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In 'quake,' dreams of a fragile place called city

The characters, who share traumas in these tales by Murakami, can't help but convey overtones of 9/11.

August 03, 2007|Charles McNulty | Times Staff Writer

LA JOLLA -- "After the quake," an exquisite dramatization of two short stories by the Japanese writer Haruki Murakami, may not register particularly high on the theatrical Richter scale, but the emotional aftershocks it carries are profound and lingering. Delicately adapted and directed by Frank Galati, this production, which originated at Chicago's Steppenwolf Theatre and is now at the La Jolla Playhouse, brings to life a fictional world in which reality blurs with dreams, and the meaning of momentous public events plays out privately, in hidden chambers of characters' innermost selves.

The tales take place after the devastating earthquake that struck Kobe, Japan, in 1995 and just a couple of months before the poison-gas attacks in the Tokyo subway would further jolt an already rattled populace. Published here in 2002 as a collection, these fictional snapshots of characters grappling with a shared trauma can't help resonating with Sept. 11 and the fear that metastasized in America as a result.

In the background of these stories is an awareness of the fragility of "the intense collectivity known as 'city.' " It's an unusually topical theme for such a quirky fantasist, but don't expect him to stray too far from his customary approach.

A modern-day urban surrealist, Murakami can't resist parting the curtain between conscious and unconscious realms. In his work, everyday existence is allowed to give way to extraordinary, sometimes even supernatural developments -- especially when feelings have been bottled up for too long and the shadow of bad faith darkly hangs over the compromises made in adulthood.

Of course, disaster of any kind, natural or otherwise, provokes an agitated reckoning with the choices one has made. Death looms, and our personal accounting inevitably finds us coming up short.

Such is the case for the protagonists of "super-frog saves tokyo" and the less anthropomorphically Kafkaesque "honey pie." Both men are stewing in their own dissatisfactions, and both tacitly hold themselves to blame.

Katagiri (Andrew Pang), the loan collector in "super-frog," has resigned himself to complete anonymity. Stuck in a job that no one else at his firm wants, he's not even appreciated by his own family, despite the fact he supported both his siblings through school. Unmarried, unloved and virtually unwatched, he can hardly understand why a gentlemanly but nonetheless intimidating frog (Keong Sim) has turned up at his home to enlist him in the battle against Worm, a creature planning to level Tokyo with another seismic whack.

In "honey pie," Junpei (Hanson Tse), an endearingly modest writer who has been helplessly -- and all too passively -- in love with the same woman since college, spends a good deal of his time wondering how Sayoko (Aiko Nakasone) wound up marrying his best friend, Takatsuki (Pang), and not him. As Junpei invents bedtime stories for Takatsuki and Sayoko's little girl, Sala (an adorable Kayla Lauren Mei Mi Tucker), he muses about what might have been -- never suspecting that he'll one day get the chance to rewrite his own story when his friends suddenly get divorced.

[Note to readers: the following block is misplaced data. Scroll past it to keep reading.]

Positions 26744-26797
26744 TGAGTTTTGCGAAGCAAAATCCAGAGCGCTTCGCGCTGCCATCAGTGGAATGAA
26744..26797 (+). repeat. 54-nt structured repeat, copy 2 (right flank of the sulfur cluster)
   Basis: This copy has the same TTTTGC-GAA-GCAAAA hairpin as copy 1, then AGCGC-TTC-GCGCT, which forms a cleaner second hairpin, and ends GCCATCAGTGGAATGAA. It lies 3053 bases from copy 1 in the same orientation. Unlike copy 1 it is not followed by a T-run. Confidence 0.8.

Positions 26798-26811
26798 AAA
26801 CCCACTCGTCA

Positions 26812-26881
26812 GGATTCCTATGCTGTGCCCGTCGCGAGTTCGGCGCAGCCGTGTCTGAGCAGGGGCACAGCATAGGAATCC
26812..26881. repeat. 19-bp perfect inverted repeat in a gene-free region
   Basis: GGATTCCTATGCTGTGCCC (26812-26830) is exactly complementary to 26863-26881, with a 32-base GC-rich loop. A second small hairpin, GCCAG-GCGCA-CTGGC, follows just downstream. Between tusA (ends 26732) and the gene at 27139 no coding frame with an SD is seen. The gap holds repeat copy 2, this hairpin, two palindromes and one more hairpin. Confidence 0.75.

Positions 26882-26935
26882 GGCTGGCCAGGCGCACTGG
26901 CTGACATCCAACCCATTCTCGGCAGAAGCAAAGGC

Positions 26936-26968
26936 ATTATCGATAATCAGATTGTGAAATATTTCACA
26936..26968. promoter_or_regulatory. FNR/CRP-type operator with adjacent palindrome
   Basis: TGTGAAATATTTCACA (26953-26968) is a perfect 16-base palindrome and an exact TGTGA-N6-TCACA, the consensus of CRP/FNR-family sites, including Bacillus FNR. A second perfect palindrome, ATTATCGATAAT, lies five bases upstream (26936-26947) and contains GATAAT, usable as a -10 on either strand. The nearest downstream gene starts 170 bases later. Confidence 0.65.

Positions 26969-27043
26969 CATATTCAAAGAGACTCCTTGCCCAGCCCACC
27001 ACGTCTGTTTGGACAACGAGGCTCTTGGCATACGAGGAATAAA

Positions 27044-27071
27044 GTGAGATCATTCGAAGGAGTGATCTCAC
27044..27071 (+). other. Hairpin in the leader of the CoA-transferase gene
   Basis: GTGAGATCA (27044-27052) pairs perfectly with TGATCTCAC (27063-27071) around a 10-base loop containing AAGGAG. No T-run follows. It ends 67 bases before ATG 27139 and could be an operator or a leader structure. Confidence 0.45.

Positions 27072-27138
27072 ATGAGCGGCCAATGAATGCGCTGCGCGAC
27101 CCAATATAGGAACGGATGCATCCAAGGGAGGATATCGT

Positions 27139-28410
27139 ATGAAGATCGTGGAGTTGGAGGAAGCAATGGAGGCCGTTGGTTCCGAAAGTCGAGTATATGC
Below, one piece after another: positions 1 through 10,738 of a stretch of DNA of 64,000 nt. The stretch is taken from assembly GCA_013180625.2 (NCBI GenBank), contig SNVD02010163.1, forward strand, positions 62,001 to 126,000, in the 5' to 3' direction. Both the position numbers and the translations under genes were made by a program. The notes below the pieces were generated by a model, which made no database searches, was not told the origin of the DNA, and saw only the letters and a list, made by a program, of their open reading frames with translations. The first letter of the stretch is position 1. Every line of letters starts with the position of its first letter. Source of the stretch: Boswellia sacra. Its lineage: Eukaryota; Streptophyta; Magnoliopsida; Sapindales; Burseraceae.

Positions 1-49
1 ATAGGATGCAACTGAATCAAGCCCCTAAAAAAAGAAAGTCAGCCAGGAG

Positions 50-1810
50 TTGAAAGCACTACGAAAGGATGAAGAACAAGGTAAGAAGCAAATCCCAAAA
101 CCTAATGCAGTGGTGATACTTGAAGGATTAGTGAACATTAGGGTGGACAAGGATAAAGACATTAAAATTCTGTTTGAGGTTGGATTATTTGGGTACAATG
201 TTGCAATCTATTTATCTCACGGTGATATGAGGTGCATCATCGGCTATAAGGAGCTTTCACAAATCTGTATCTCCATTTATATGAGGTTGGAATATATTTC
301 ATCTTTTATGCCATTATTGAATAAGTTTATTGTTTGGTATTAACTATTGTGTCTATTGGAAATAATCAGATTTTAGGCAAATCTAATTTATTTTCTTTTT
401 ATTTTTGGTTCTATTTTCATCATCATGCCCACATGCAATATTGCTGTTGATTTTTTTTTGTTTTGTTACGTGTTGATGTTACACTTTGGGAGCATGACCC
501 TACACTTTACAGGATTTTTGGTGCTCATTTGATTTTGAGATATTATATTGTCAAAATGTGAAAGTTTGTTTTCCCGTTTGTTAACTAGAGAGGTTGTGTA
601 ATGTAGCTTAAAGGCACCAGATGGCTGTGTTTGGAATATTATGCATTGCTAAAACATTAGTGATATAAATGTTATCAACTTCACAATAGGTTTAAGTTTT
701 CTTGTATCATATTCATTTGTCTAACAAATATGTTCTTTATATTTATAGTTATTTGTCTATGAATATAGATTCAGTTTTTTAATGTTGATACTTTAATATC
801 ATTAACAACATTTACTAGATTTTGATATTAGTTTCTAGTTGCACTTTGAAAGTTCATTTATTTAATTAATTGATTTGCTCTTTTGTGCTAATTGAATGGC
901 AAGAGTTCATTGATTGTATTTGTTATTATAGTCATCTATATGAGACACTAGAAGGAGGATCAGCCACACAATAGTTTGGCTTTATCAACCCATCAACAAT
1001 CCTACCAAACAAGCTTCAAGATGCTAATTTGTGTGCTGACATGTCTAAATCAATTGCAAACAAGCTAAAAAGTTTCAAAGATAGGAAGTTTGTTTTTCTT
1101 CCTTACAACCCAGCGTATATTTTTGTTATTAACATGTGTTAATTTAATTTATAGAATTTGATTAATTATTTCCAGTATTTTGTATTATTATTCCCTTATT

The bridge Galati erects to connect these two tales is unobtrusively effective: Junpei invents super-frog in response to the nightmares Sala has about Earthquake Man, a menacing figure who's apparently determined to put her entire family inside a box. "Super-frog" may not be one of Murakami's greatest stories, but it daringly theatricalizes the prevailing psychology of "honey pie," airlifting it from an earthly realism to a cumulous region of comic fantasy.

Murakami is equally adept at these two stylistic modes, ballasting the surreal with the real, and vice versa. More impressive still, he infuses them with a depth of emotion that is always somewhat mysterious and, for that very reason, resonantly true.

Galati's staging conveys not just the stories but the introspective mood that underlies them. Set in a darkened and sparely modern space, the tales overlap with a fluidity that sustains the narrative flow. Structurally, this is without question one of the more elegant dramatizations of literary material to come around in a while -- shimmering proof that adaptation doesn't have to mean diminution.

The lyrical qualities of the work are heightened by the seamless blend of Eastern and Western music, performed live by Jason McDermott on cello and Jeff Wichmann on koto. But it's the company of Steppenwolf actors, reprising and no doubt refining their roles, that gives "after the quake" its emotional rumble.

Tse is especially affecting as the unassuming Junpei, a surrogate for Murakami who, in a moment of authorial irony, observes that the short story form he has devoted himself to is as outdated as a slide rule. With interior grace, the actor captures the position of a writer who looks at the world longingly yet by force of habit keeps himself in watchful reserve.

But the ensemble, under Galati's discreetly expert direction, is uniformly good. From Sim, who ribbits in "super-frog" as well as he narrates in "honey pie," to Nakasone, who possesses the perfect aura of amiable reticence for Sayoko, the performers embody the textures and nuances that give Murakami's fiction its curiously haunting tone.


'after the quake'

Where: La Jolla Playhouse, 2910 La Jolla Village Drive, La Jolla

When: 7:30 p.m. Tuesdays and Wednesdays, 8 p.m. Thursdays and Fridays, 2 and 8 p.m. Saturdays, 2 and 7 p.m. Sundays

Ends: Aug. 26

Price: $28 to $60

Contact: (858) 550-1010

Running time: 1 hour, 25 minutes

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